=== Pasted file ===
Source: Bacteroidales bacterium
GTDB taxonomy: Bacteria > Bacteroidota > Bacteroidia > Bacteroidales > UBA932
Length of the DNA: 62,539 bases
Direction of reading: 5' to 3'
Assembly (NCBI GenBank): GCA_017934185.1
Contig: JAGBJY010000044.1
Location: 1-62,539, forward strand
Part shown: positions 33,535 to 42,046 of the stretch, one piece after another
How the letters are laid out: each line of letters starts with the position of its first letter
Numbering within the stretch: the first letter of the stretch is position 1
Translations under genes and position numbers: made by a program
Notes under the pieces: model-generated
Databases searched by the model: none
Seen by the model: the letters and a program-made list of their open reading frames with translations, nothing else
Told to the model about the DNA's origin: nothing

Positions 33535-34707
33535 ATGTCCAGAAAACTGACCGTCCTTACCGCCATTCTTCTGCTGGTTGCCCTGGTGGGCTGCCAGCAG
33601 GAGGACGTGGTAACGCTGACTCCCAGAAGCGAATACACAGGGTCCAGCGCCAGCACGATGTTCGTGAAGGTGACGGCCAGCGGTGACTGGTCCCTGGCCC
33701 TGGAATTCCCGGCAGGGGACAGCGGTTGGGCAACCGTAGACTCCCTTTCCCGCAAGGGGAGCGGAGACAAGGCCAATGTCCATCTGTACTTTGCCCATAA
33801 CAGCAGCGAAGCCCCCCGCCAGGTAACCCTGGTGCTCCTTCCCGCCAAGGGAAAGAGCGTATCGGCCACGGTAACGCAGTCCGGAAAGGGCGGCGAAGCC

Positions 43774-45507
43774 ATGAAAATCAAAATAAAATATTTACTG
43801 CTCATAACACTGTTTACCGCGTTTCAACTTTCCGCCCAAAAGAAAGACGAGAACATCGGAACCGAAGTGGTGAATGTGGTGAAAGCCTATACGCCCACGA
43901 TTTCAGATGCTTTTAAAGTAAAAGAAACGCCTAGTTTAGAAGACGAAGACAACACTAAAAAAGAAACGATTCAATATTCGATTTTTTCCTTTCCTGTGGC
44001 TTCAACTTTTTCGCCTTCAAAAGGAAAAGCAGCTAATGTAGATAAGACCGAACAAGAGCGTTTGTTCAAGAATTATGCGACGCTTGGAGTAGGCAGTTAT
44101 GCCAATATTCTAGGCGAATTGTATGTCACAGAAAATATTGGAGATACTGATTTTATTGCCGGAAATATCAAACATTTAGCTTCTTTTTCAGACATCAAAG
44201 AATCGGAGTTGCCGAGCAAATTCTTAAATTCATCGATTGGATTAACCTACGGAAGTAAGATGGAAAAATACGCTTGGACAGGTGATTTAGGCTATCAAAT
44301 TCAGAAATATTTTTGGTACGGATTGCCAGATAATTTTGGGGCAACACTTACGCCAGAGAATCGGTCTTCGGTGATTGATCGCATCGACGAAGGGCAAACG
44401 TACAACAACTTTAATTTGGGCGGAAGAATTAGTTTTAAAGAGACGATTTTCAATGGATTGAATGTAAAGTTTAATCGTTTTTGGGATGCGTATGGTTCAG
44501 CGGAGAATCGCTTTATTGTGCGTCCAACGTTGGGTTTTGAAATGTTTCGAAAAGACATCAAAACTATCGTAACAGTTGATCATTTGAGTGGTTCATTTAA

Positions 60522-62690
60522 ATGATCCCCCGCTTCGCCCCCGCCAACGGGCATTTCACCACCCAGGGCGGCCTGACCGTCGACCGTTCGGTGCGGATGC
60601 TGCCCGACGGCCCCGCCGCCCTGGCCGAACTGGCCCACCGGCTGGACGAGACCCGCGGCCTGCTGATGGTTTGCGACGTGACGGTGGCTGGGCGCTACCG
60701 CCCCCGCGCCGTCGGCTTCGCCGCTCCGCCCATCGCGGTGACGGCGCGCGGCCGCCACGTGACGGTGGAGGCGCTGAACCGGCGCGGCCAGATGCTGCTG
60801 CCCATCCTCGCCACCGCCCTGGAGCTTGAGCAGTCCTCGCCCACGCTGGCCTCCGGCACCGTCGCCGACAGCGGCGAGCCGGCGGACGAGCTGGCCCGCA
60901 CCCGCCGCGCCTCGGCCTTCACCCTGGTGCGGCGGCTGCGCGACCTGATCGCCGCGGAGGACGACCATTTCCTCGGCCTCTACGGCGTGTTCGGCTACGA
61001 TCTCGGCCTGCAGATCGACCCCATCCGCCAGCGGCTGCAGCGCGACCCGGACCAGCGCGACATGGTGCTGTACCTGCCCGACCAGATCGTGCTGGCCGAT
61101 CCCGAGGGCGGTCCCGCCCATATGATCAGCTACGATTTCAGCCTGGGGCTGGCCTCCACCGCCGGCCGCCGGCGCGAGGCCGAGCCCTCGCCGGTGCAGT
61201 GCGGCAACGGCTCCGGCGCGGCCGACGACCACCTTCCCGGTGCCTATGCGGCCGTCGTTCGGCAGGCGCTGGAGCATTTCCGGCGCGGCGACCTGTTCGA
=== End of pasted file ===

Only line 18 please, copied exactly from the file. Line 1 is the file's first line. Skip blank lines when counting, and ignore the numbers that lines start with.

33601 GAGGACGTGGTAACGCTGACTCCCAGAAGCGAATACACAGGGTCCAGCGCCAGCACGATGTTCGTGAAGGTGACGGCCAGCGGTGACTGGTCCCTGGCCC